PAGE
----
Emily spent increasing time away or in the little computer room at home. A friend's mother gave her advice about boys and took her shopping. When she needed time alone, she took long walks and listened to her music.
"I feel like I don't see enough of my parents," she wrote in her blog, portions of which she shared with The Times. "I feel like I'm running away from my mom's disease."
Betsy's sister Elaine, like a second mother to the kids, worried things were getting too tough.
"Whenever you decide to place Betsy, I will support you in that decision," she told Jeff. "But I might think it needs to happen before you do."
Soon after, Jeff told Emily he wasn't sure how much longer he could take care of Betsy. And he reminded her about the "Do not resuscitate" instruction sheet on the refrigerator — that if mom had a life-threatening emergency, medics were not to try to save her.
On July 3, Betsy balked all morning about swallowing her pills. Then she did something out of character: punched Jeff in the chest and cursed at him. It was a big red flag. How bad was it going to get? Matters moved quickly after that. With a consultant's help, Jeff chose the adult family home in Renton; it's near his mother's place, so it would be convenient to see her as well.
July 13 was a watershed day for the Meyer family, with everyone focused on making sure Betsy was OK.
At 10 that morning, a medical-transport service put her in a wheelchair for the one-way trip to her new home. A sad but resolute Jeff rode with her, reaching back to pat her hand and sing to an oldie on the radio: "Roses are red my love. Violets are blue. ... "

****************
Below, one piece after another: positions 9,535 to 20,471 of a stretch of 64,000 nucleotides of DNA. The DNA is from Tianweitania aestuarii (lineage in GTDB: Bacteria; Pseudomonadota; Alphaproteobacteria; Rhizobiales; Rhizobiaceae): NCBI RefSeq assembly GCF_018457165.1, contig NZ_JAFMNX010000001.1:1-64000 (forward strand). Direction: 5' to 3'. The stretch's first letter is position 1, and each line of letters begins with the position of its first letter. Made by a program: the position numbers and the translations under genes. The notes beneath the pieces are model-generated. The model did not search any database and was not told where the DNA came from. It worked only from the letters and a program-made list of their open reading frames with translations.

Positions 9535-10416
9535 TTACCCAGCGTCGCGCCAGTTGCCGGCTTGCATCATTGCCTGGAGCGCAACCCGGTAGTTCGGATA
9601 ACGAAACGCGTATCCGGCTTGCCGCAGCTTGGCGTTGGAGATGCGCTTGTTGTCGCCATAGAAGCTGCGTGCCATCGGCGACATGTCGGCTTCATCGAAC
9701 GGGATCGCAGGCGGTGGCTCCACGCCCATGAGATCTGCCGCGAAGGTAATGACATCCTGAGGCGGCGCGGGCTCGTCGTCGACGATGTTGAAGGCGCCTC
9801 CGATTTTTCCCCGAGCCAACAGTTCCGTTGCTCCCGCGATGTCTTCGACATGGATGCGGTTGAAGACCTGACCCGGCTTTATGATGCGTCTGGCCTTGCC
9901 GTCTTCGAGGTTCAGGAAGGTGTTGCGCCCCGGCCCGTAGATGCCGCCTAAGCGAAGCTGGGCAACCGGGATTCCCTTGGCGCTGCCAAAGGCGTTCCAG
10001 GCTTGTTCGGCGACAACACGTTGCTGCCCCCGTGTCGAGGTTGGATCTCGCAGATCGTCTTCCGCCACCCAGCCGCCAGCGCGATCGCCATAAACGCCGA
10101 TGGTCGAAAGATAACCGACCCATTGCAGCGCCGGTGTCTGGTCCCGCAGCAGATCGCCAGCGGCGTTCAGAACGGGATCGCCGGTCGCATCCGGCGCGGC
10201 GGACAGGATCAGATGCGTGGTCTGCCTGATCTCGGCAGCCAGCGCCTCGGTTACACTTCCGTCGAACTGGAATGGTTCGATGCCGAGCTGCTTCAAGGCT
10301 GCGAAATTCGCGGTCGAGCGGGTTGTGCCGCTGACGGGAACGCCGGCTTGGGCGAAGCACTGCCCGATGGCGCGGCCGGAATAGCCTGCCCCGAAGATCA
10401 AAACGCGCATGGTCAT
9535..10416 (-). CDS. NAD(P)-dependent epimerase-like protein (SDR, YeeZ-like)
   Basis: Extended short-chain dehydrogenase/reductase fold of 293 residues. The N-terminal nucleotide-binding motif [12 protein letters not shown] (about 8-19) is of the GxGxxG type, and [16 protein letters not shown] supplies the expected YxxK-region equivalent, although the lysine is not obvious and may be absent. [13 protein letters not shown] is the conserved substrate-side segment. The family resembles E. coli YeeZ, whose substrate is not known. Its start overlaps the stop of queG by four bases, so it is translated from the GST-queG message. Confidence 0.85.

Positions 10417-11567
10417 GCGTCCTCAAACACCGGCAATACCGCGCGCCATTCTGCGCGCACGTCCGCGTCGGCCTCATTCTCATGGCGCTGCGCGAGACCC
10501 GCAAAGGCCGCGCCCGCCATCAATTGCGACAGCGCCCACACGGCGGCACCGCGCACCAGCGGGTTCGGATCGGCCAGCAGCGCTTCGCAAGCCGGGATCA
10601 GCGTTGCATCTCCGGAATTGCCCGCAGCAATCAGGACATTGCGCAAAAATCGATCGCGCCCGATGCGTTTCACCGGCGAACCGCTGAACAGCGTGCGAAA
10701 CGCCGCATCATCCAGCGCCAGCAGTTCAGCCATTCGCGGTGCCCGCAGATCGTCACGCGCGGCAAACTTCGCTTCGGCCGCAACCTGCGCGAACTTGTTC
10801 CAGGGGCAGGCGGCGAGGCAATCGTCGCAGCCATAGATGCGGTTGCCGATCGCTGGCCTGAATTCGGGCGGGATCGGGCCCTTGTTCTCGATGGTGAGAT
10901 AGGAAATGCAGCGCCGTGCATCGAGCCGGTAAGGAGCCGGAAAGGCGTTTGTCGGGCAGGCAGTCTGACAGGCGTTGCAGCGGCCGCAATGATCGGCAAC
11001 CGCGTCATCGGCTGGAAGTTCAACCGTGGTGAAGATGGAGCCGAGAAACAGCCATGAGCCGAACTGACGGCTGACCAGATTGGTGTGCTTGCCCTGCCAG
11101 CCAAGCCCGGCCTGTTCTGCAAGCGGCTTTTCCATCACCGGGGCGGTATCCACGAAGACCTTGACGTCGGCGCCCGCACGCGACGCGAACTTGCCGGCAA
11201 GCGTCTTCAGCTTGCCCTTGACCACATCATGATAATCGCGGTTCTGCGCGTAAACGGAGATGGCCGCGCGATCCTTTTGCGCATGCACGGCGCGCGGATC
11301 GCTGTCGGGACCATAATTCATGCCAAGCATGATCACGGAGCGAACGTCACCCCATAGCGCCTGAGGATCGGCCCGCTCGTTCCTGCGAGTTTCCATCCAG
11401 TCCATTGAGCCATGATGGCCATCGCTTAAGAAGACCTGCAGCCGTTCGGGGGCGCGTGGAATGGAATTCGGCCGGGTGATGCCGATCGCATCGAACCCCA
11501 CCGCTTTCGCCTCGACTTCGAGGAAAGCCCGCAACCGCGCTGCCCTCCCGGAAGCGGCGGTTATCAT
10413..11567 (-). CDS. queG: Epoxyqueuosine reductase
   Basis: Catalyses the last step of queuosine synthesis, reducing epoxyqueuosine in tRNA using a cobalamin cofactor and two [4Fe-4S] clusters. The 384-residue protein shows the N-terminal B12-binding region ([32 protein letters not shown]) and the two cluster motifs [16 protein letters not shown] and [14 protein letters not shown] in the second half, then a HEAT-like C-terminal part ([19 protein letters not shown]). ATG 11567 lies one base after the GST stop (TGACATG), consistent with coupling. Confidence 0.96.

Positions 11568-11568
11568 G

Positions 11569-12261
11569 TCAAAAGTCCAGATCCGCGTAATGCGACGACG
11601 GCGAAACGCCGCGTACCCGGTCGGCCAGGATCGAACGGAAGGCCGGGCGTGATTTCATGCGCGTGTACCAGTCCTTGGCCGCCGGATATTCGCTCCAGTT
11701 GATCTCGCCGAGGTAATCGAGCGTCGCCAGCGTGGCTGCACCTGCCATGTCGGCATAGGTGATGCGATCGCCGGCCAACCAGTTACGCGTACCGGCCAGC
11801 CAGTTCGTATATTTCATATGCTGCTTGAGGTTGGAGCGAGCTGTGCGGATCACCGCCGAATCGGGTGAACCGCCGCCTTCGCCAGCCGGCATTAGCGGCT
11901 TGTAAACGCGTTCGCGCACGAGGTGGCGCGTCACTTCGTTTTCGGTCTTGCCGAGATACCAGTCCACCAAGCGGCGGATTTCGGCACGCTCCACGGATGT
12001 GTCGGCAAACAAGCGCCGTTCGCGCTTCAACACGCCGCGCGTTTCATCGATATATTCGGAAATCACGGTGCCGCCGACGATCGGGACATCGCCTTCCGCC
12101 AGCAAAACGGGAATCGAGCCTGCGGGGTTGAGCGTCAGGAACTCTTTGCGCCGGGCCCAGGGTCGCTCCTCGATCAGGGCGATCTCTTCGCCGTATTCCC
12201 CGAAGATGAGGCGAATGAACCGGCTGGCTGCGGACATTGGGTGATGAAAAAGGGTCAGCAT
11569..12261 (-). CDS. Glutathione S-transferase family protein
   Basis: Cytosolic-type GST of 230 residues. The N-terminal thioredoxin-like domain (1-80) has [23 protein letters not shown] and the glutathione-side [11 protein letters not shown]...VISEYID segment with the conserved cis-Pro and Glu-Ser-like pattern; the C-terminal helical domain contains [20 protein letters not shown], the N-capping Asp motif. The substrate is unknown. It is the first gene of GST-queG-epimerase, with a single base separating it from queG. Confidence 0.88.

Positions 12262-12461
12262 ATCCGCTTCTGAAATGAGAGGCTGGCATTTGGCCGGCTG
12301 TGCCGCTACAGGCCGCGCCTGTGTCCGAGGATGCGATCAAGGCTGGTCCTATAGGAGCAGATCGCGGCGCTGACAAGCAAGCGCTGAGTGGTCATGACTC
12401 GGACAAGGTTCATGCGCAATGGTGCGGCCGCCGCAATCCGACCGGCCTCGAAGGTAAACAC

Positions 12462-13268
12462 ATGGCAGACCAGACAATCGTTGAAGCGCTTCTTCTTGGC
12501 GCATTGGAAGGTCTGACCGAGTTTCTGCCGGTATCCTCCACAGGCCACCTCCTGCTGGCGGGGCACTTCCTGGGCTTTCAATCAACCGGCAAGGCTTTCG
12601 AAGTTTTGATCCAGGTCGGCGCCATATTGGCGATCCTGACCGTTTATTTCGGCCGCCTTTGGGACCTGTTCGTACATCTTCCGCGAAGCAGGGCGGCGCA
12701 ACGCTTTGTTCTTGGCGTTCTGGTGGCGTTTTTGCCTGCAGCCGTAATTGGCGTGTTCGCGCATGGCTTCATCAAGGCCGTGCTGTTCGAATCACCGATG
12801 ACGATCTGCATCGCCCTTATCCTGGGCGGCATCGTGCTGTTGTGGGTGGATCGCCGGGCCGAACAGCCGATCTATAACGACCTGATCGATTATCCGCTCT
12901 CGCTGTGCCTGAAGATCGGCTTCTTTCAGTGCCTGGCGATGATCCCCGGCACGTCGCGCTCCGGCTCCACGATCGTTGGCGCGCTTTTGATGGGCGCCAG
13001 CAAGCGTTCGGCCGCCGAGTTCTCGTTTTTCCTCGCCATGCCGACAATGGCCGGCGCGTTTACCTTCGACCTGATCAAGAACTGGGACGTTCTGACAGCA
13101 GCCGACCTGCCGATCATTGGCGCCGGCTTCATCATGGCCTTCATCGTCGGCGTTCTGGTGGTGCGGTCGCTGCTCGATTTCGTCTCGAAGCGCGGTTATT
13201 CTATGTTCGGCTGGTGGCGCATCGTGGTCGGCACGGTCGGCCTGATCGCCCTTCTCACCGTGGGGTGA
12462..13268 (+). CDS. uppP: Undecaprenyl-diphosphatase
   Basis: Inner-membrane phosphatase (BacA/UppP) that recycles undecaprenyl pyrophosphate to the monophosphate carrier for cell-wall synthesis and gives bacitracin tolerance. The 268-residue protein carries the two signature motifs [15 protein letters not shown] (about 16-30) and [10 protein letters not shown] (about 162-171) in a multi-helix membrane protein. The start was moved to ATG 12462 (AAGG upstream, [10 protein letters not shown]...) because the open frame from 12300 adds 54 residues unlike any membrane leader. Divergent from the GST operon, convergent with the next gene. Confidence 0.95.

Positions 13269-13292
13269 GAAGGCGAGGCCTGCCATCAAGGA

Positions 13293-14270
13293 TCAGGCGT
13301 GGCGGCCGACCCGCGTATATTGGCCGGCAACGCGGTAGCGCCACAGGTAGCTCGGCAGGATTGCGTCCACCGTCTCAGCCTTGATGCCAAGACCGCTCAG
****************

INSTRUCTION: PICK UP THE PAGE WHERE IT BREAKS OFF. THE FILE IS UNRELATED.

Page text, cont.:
Betsy stayed silent the whole way.
Elaine and Alex followed behind. Emily decided to go to her part-time job, then to a street fair. She gave her mom a big goodbye hug, then visited her the next day.
The first several hours at the new home were rocky. Betsy pushed the owner and angrily slammed her hand on the dining-room table, refusing to sit down. She finally ate in her room, the owner feeding her bites of baked chicken.
The rest of the time, she chanted about the "cherries and the berries" or cried.
"It was pretty bad and we were all worried it wouldn't work out," Alex said.
That night in West Seattle, Jeff moved back upstairs into their bedroom. The next morning he went out in the backyard to read the mail, closed his eyes and dozed off and on sitting up in a garden chair. "It felt real good. It was a warm day."
In recent days, Lohmann has adjusted the dose of a new medication to control Betsy's anxiety. The staff has taken her in a wheelchair to the deck outside where the owner's grandchildren and dog play.
The owner has braided her long hair in a new flattering style.
But she did bite the owner's husband when he tried to help her.
Family members visit every day. Sometimes they find her calm and happy and other times weepy or chanting.
Jeff's at peace. "I do feel I've done what I was expected to do. I haven't bailed out."
He's starting to honor her in small ways — by donating blood, which they used to do together, and painting a back room the melon color that she'd picked out.
Occasionally, he tears up, but there's been no full-fledged cry — yet. "It's not breaking my heart as much because how do you break a heart that's already broken?"
He expects to be a more involved dad to Emily. Especially last year, he had to miss a lot of her basketball games and school events because of Betsy's needs.
He'll spend today with both kids at the Seafair hydroplane races. Later, he plans to go see Betsy.
Marsha King: 206-464-2232 or email@example.com
Copyright © 2007 The Seattle Times Company